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McLean County, Illinois
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JUDGE JOSEPH M. BARTHOLOMEW
In the last half of the present century the lawyer has been a pre-eminent factor in all affairs of private concern and national importance. He has been depended upon to conserve the best and permanent interests of the whole people and is a recognized power in all the avenues of life. He stands as the protector of the rights and liberties of his fellow-man, and is a representative of a profession whose followers, if they would gain honor, fame and success, must be men of merit and ability. Such a one is Judge Bartholomew, who occupies the supreme bench of North Dakota, winning high commendation by his fair and impartial administration of justice.
He was born in the village of Clarksville, McClean county, Illinois, June 17, 1843, a son of George M. and Catherine (Heffner) Bartholomew, natives of Indiana and Virginia, respectively. The maternal grandfather, Michael Heffner, was a planter of the Old Dominion. Major-General Joseph Bartholomew, the paternal grandfather, was born in New Jersey, March 15, 1766, but was only two years old when with the family he removed to Laurel Hill, Pennsylvania, where his father soon died. His mother afterward married again, and as his stepfather was unkind to the children, he soon left home to make his own way in the world. As soon as he was able to carry a rifle he enlisted in the Revolutionary army and assisted in driving back the marauding Indians and breaking up Tory camps. After the close of the war he joined General Wayne's forces in his campaign against the northwest Indians. In 1790 he married Christina Pickenpaugh, by whom he had ten children. He became a pioneer of McLean county, Illinois, and was in many engagements with the Indians in the early days. He died in Money Creek township, November 2, 1840. The father of Judge Bartholomew was educated for a civil engineer, but on account of failing health took up the occupation of farming. In 1830 he removed from Indiana to Illinois, and in 1845 became a resident of Lodi, Columbia county, Wisconsin. There he died in 1884, and his wife in 1890, honored and respected by all who knew him. In their family were eight children, three sons and five daughters, but our subject is the only one of the family now living in North Dakota.
Judge Bartholomew obtained his early education in the common schools of Wisconsin, and later attended the State University. During the Civil war he enlisted August, 1862, Company H, Twenty-third Wisconsin Volunteer Infantry, and in March, 1865, was transferred to Company I, Forty-ninth Regiment of Wisconsin Volunteers. He participated in the battles of Chickasaw Bayou and Arkansas Post; the engagements around Vicksburg and the siege of that city, and the siege of Jackson, Mississippi. Subsequently his command was transferred to the department of the Gulf and he was under General Banks in the Red river campaign, where the regiment suffered badly. He aided in capturing the forts at the mouth of Mobile bay, and from that time until he mustered out was on duty in Missouri and St. Louis. Fortunately the Judge was never wounded nor taken prisoner and only lost ten days from Illinois during his entire service. He was mustered out as first lieutenant of his company, November 14, 1865.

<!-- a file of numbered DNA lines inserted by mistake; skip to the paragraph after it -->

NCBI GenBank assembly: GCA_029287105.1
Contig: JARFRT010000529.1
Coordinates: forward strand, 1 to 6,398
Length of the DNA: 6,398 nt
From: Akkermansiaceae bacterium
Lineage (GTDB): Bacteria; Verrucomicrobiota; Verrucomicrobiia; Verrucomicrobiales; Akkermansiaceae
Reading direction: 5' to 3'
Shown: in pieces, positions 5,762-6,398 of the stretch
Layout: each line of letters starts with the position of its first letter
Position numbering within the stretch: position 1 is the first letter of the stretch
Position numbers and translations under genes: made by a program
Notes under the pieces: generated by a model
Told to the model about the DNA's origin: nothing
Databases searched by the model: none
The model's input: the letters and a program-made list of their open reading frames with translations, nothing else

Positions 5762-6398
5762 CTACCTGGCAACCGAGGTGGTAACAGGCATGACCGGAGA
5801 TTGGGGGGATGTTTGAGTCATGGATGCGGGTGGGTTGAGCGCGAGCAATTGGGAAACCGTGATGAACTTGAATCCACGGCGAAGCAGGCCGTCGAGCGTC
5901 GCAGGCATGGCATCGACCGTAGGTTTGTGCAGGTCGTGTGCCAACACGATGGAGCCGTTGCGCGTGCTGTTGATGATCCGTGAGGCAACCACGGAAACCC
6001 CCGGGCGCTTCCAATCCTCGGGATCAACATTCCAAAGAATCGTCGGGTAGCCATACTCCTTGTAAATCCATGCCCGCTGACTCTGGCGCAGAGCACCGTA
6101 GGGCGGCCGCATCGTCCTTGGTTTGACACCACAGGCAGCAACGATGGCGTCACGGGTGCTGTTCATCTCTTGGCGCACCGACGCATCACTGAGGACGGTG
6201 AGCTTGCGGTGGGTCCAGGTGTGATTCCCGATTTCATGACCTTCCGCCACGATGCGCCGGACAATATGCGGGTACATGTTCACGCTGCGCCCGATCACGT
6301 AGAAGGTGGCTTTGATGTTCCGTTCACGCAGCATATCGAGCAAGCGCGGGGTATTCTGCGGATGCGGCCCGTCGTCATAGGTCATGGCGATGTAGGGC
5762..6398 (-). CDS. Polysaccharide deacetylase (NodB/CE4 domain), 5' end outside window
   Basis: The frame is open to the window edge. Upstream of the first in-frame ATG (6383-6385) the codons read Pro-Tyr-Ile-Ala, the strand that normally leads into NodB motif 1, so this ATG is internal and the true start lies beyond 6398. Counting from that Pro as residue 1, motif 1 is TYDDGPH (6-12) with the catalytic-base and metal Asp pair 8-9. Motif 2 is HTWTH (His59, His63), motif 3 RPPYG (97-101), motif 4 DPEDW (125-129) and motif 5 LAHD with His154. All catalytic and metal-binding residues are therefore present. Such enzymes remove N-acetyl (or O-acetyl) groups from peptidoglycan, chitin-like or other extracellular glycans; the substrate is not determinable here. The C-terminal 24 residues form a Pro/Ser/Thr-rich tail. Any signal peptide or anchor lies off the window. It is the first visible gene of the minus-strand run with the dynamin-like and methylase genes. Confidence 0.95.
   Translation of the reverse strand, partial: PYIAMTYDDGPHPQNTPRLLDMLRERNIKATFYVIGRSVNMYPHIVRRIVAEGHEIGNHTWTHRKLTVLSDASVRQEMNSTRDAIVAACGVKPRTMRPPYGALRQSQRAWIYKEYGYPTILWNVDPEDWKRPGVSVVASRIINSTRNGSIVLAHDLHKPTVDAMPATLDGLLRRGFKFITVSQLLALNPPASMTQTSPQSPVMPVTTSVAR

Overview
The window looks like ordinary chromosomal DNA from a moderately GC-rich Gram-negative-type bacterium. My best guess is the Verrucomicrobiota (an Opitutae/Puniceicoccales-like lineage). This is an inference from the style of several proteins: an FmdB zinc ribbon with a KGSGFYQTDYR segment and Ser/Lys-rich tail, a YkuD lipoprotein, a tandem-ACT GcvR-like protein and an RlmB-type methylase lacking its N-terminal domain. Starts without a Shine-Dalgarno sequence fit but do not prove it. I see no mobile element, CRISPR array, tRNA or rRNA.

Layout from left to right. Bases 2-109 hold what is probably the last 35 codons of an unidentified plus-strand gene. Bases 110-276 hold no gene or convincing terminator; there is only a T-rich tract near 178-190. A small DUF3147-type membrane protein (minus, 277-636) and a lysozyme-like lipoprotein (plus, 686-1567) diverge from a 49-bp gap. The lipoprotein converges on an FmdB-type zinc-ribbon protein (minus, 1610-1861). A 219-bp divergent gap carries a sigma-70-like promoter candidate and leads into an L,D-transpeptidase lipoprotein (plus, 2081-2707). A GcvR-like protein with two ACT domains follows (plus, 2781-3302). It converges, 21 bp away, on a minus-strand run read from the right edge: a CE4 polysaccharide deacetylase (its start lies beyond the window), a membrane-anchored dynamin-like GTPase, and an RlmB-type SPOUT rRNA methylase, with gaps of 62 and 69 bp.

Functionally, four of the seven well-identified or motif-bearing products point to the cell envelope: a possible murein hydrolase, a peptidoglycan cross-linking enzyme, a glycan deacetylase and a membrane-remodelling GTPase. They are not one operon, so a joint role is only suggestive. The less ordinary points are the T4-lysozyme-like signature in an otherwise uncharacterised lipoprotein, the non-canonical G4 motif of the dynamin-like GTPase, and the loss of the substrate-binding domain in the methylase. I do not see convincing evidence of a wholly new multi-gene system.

Returning to his home in Wisconsin, Judge Bartholomew commenced the study of law under Senator Allison, of Iowa, and was admitted to the bar in 1869, after which he engaged in practice at Lodi, Wisconsin, for four years. From there he went to Red Oak, Iowa, where he resided for eight years, and in 1883, came to Dakota territory, locating in LaMoure, LaMoure county, where he was successfully engaged in the practice of law until elected chief justice in 1889, being one of the first three members elected. He also served as the state's attorney in LaMoure county in 1887.
In 1878 Judge Bartholomew was united in marriage with Miss Mary S. Harrington, a native of Loudoun county, Virginia, and a daughter of Samuel C. and Laura (Phelps) Harrington, and by this union one daughter was born, Fredonia. Socially the Judge is a thirty-second-degree Mason, and a prominent member of the Grand Army of the Republic. He has always affiliated with the Republican party and has taken a most influential and active part in public affairs. He assisted in organizing the state, and has become one of its leading and distinguished men, holding a high position in the hearts of the people. He is widely known and has been very successful. With a thorough and comprehensive knowledge of the fundamental principles of law, he combines a familiarity with statutory law and a sober, clear judgment, which makes him not only a formidable adversary in legal combat, but has given him the distinction of being one of the ablest jurists of the state.
[Source: "Compendium of History and Biography of North Dakota", Publ. 1900. Transcribed by Brenda Shaffer]


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